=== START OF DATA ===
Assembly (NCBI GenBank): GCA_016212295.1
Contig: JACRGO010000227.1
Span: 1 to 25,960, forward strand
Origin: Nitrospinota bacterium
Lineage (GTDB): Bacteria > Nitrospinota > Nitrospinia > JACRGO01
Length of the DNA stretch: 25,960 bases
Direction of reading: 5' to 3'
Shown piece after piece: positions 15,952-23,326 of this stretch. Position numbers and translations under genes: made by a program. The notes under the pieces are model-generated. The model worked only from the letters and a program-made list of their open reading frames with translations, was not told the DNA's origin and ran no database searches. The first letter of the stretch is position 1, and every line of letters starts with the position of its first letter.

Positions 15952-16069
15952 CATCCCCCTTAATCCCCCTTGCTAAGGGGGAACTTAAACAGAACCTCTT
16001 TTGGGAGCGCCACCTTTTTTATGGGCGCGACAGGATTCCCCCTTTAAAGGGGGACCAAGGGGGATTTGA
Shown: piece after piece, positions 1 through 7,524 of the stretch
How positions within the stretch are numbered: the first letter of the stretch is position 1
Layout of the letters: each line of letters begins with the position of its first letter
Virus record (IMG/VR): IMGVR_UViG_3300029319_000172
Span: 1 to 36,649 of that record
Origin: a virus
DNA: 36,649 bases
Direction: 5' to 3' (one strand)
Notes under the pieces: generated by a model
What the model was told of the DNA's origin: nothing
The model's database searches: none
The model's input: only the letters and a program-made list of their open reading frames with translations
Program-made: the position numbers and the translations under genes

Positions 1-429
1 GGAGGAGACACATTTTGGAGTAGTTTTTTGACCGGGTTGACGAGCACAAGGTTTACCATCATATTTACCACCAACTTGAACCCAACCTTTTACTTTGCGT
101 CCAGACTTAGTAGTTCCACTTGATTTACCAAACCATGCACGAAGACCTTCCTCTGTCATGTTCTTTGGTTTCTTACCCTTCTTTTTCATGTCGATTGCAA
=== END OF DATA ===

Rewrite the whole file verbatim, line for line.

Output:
Assembly (NCBI GenBank): GCA_016212295.1
Contig: JACRGO010000227.1
Span: 1 to 25,960, forward strand
Origin: Nitrospinota bacterium
Lineage (GTDB): Bacteria > Nitrospinota > Nitrospinia > JACRGO01
Length of the DNA stretch: 25,960 bases
Direction of reading: 5' to 3'
Shown piece after piece: positions 15,952-23,326 of this stretch. Position numbers and translations under genes: made by a program. The notes under the pieces are model-generated. The model worked only from the letters and a program-made list of their open reading frames with translations, was not told the DNA's origin and ran no database searches. The first letter of the stretch is position 1, and every line of letters starts with the position of its first letter.

Positions 15952-16069
15952 CATCCCCCTTAATCCCCCTTGCTAAGGGGGAACTTAAACAGAACCTCTT
16001 TTGGGAGCGCCACCTTTTTTATGGGCGCGACAGGATTCCCCCTTTAAAGGGGGACCAAGGGGGATTTGA
Shown: piece after piece, positions 1 through 7,524 of the stretch
How positions within the stretch are numbered: the first letter of the stretch is position 1
Layout of the letters: each line of letters begins with the position of its first letter
Virus record (IMG/VR): IMGVR_UViG_3300029319_000172
Span: 1 to 36,649 of that record
Origin: a virus
DNA: 36,649 bases
Direction: 5' to 3' (one strand)
Notes under the pieces: generated by a model
What the model was told of the DNA's origin: nothing
The model's database searches: none
The model's input: only the letters and a program-made list of their open reading frames with translations
Program-made: the position numbers and the translations under genes

Positions 1-429
1 GGAGGAGACACATTTTGGAGTAGTTTTTTGACCGGGTTGACGAGCACAAGGTTTACCATCATATTTACCACCAACTTGAACCCAACCTTTTACTTTGCGT
101 CCAGACTTAGTAGTTCCACTTGATTTACCAAACCATGCACGAAGACCTTCCTCTGTCATGTTCTTTGGTTTCTTACCCTTCTTTTTCATGTCGATTGCAA